Ivo Skoric on Thu, 21 Oct 1999 18:24:16 +0200 (CEST)

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<nettime> (Fwd) Nato leader's son in Sarajevo film cash row

This is hillarious. Bulajic (a Serb nationalist) is making film about
siege of Sarajevo. That's amusing enough. But then there is this
peripathetic Bosnian minister Sacirbey who seems to know every single
scumbag in the US and this time the scheme involves no other then the son
of the commander of the allied forces involved in the bombing of Serbia.
It can't get better. 

------- Forwarded Message Follows -------

Cross-posting of commentary only permitted

Sunday's Observer (London) - in addition to breaking the Chinese embassy
story - also had a piece on an entertaining scandal about a missing
half-million DMs, Wesley Clark Jr., and a Bosnian government project "to
make an epic film of the siege of Sarajevo." 

Thomas Keenan Human Rights Project Bard College

Copyright Guardian Media Group plc. 1999
The Observer
Sunday October 17, 1999

Nato leader's son in Sarajevo film cash row
Nerma Jelacic

The son of General Wesley Clark, the Nato supreme commander who led allied
forces in the air raids against Serbia and Kosovo, is caught up in an
embarrassing financial row involving the Bosnian government's attempts to
make an epic film of the siege of Sarajevo. 

Wesley Clark Junior and Mohammed Sacirbey, Bosnia's ambassador to the
United Nations, are among a number of those involved in the production
being asked to explain how Bosnian government money provided to fund the
troubled film was spent. 

At the centre of the row is Veljko Bulajic - the former Yugoslavia's most
famous film director - who is demanding a government inquiry into the
expenditure of money provided to produce the film, entitled Sarajevo . 

Wesley Clark's name emerged amid inquiries by the Bosnian media last week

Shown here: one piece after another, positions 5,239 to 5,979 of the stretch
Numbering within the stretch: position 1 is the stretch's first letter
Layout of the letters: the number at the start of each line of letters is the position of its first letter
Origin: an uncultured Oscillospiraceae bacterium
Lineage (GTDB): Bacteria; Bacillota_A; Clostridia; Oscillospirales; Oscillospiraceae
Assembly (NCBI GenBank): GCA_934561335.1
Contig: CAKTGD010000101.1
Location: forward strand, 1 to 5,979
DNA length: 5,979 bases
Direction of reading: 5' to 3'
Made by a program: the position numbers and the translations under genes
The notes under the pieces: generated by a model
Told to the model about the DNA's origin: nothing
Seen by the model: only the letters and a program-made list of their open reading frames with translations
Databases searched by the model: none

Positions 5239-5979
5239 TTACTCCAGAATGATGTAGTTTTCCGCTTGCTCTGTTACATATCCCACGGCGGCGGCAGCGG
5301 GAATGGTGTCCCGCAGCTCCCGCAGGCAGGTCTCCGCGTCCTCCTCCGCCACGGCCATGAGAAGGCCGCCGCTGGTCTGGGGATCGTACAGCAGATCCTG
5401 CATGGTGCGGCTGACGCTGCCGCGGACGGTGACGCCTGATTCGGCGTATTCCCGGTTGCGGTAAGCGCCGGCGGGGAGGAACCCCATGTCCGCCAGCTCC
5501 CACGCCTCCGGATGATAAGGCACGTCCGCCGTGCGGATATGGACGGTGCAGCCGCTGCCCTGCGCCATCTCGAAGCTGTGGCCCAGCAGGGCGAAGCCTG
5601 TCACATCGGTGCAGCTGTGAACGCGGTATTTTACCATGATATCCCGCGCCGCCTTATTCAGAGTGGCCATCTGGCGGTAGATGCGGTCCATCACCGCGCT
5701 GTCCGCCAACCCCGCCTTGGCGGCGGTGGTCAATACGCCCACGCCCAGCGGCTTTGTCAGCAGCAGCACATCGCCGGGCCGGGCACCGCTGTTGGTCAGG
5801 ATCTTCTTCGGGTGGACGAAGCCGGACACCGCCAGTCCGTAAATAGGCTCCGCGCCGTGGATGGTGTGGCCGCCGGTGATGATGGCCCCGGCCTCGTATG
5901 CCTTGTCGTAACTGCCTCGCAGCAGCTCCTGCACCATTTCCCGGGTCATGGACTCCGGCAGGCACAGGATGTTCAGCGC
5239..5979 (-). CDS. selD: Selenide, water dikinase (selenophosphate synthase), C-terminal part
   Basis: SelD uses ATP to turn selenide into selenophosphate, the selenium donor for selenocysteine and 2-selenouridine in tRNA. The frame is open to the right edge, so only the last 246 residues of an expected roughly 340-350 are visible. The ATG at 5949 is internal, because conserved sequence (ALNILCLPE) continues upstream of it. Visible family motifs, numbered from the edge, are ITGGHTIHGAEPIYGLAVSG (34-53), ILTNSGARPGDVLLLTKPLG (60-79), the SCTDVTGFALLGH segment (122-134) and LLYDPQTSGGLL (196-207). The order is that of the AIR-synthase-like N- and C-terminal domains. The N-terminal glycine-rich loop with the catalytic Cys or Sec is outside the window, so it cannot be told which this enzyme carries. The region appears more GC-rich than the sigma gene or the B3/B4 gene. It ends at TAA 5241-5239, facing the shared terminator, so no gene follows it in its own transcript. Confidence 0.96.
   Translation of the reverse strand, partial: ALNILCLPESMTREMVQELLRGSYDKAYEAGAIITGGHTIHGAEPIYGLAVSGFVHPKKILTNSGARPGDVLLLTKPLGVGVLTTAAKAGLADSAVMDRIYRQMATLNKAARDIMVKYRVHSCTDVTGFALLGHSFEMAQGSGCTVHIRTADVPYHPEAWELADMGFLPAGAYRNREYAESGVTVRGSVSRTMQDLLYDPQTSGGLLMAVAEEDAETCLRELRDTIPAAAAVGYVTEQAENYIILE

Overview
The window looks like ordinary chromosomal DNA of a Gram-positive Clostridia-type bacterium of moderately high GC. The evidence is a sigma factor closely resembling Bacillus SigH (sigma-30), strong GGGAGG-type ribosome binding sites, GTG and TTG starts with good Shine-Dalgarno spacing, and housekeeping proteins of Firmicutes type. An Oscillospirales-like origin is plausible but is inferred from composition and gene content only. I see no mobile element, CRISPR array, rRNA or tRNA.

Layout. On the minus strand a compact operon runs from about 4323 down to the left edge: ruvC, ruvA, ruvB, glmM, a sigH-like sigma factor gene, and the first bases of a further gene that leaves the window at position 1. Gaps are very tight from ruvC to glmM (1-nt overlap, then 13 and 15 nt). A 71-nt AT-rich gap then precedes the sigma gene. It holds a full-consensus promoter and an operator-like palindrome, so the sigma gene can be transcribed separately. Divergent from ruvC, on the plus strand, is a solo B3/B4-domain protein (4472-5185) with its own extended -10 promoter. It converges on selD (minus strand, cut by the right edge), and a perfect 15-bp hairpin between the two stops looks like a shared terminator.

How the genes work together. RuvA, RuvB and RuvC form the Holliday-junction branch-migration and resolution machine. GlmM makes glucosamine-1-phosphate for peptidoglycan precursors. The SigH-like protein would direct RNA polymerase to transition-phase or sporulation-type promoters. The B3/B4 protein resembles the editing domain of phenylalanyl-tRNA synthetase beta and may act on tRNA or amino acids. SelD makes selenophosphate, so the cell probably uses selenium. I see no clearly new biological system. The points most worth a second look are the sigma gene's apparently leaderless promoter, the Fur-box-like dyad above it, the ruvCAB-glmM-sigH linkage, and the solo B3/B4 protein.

into claims that the production was unable to account for 500,000
deutschmarks. While there is no suggestion that Clark or Sacirbey had
misappropriated the funds, they have come under the spotlight following
claims that both men exaggerated Clark's Hollywood experience and that he
was overpaid for his work. 

The difficulties with the film appear to have come to a head when director
and screenwriter Bulajic was fired and Wesley Clark Junior appointed
executive co-producer. Bulajic responded by questioning Clark's Hollywood
credentials and the fate of seed money for the production. 

According to Bulajic, Clark was originally appointed on the recommendation
of Sacirbey to supply the names and addresses of US casting agents, for
which he was supposed to receive a nominal fee. 

Sacirbey had brought Clark into the production on the basis of claims that
he was an already established movie-maker 'with a working relationship
with Danny DeVito's production company Jersey Films'. 

According to Bulajic, Clark was supposed to receive 'just a few thousand
dollars' for providing contacts. However, the Bosnian magazine Dani claims
to be in possession of a bank transfer printout from Vakuf Bank into
Clark's private account, for $10,000 amid claims he received at least

The Observer has been told that Wesley Clark Junior is not listed in the
Directors and Producers Guild of America and Danny DeVito's company had
only worked with him once when he had the role of a creative executive. 

'I did not know whether to put him in the directing or producing
department as he did not tell me that he worked in the movies before,'
claims Bulajic. 'In the end I authorised him to make contacts on our
behalf with some international actors and casting agencies. He made just a
few contacts but did not work very hard.'

The controversy over the payments is at the centre of a wider scandal over
the alleged disappearance of large sums of the pre-production budget. 

The film had already spent Dm1.5m of its budget when Bulajic requested
that an independent commission of inquiry into its expenditure was formed. 
'The film team had spent around Dm830,000 for the pre-production purposes,
and nobody seemed to know where the rest of the money had gone,' said

When Bulajic received no response from the production company, Bosna Film,
he repeated his demand for full accounts in public. 

Nedzad Hadzimusic, Bosnian ambassador at the Ministry of Foreign Affairs -
who is also the president of the executive board on Sarajevo - insists,
despite Bulajic's complaints: 'Wesley Clark Junior has done a lot for this

Mohammed Sacirbey also fiercely defends his introduction of Clark Junior
to the film project. 'Wesley Clark Junior is a person of high capacity and
good connections.'

However, Hadzimusic admits that the question of where the half million
missing deutschmarks have gone remains unanswered. 

'We will wait for the report [of Bosna film] which we will analyse and
then, if necessary, we will open an independent enquiry,' he said. 


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